Tag: whale watching

Southern right whales / Tohorā

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Southern right whales can be found in the Southern Hemisphere, mainly between 20° and 55° South. They used to be common around mainland New Zealand but due to extensive whaling they are now a rarity.

Winter Whale Watching

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Quite often we are asked “when is the best time of year to go whale watching”? Short answer, all year round!!!

Marine Bird Spotlight - Albatross

Bullers Reflect Haley Baxter

Along with the amazing marine mammals we encounter in the Kaikōura area, we are privileged to see many other taonga (treasured) species. New Zealand is the seabird capital of the world. 

Recent Visitors to Kaikōura

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While the Sperm Whale calls Kaikōura home and the main focus when we head out on our tours we at times come across other species of whales and dolphins as they are passing through these waters, in fact up to 14 other species can be sighted of the Kaikōura Coastline throughout the year!

When is the best time to come whale watching?

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Even though Sperm whales can be found in Kaikōura all year round, when is the best time to go whale watching? Our answer? Every day is a good day to watch whales, but some times of the year offer better opportunities than others.

Marine Mammal Spotlight - Common Dolphins

Common dolphins have a distinctive creamy yellow hourglass pattern along their sides, with a dark grey back, tail and flippers along with a cream coloured belly.

Marine Mammal Spotlight - Hector's Dolphins

Only found in New Zealand’s waters, this distinctive grey dolphin with black and white markings and a round dorsal fin (much like the shape of a Mickey Mouse ear) is...

A sperm whale named Whero

Recently we have been sighting a sperm whale that has a reddish tinge to his skin.

Kaikoura - Marine Life Mecca

Every now and then I am fortunate enough to be able to get out from behind my desk and head out to see whale watching.

Semi-resident sperm whale - Tutu

We had quite a few of our semi-resident sperm whales feeding in the canyon this month, examples being: Tutu, MatiMati, Manu, Tiaki and Saddleback.

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Kia Ora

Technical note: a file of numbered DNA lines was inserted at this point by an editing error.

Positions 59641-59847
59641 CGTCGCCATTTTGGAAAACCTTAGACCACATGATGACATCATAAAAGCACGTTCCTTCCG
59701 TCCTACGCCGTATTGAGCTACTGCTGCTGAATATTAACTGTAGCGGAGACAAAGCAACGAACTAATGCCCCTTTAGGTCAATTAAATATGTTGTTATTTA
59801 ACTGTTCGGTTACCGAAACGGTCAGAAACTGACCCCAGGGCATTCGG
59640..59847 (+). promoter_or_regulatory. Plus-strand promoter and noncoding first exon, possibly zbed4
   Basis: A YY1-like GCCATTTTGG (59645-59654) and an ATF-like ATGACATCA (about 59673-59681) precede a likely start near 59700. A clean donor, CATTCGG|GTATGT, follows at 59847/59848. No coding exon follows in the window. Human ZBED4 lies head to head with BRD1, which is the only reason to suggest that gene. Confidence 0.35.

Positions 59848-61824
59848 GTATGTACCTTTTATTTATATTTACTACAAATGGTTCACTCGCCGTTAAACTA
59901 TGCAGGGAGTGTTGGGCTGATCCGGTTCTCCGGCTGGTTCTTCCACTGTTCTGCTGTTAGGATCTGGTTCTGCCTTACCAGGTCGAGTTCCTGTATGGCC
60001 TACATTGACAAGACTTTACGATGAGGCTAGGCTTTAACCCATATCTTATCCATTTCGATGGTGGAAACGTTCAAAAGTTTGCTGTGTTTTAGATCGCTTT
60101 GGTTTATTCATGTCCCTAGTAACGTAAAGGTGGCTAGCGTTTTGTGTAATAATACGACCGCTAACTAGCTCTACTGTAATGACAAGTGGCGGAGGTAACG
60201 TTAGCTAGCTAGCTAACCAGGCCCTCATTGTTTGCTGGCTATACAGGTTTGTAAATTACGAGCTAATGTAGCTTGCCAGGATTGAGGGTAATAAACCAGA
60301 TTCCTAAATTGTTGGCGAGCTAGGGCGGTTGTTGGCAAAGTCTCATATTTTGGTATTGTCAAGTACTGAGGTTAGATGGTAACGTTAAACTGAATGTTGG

Whale Watch monitors the latest public health advice and adapts the operation accordingly.

Key Themes:

  1. If you are unwell, have been to a place of interest in the last 14-days or are awaiting a covid test please stay home.
  2. Contact tracing is required so we ask you to scan in with the covid tracer app or use the manual sign-in option provided.
  3. We ask that you wear a face covering.
  4. Our cleaning procedures have been enhanced and hand sanitizer is available.
  5. We ask that you listen to all instructions provided by our team, please be patient and kind.

Vaccination Mandates - The Vaccine Pass - Covid19 Protection Framework

From Friday 3rd December 2021 all customers to Whale Watch will be required to present a valid New Zealand Government vaccine pass as part of the New Zealand Governments Covid19 Protection Framework to travel on our tours and enter our premises unless they are exempt.

You are exempt if;

  1. You are ineligible for vaccination.
  2. Children under 12-years and 3-months of age.
  3. People who are clinically exempted.

Please note: You may also be required to show a valid form of ID in the form of a current New Zealand drivers license, Passport or 18+ Kiwi Access Card to validate your ID. Please ensure you have one of these options readily available upon request.

The message from the New Zealand Government is clear. To enjoy the full life everyone in New Zealand deserves, get vaccinated today. If you are already vaccinated, do your best to help your friends and family get their vaccinations so we can all enjoy life within the new system. 

Covid19 Protection Framework

Should you have any concerns or questions in this regard, please do not hesitate to contact our Customer Support Services team.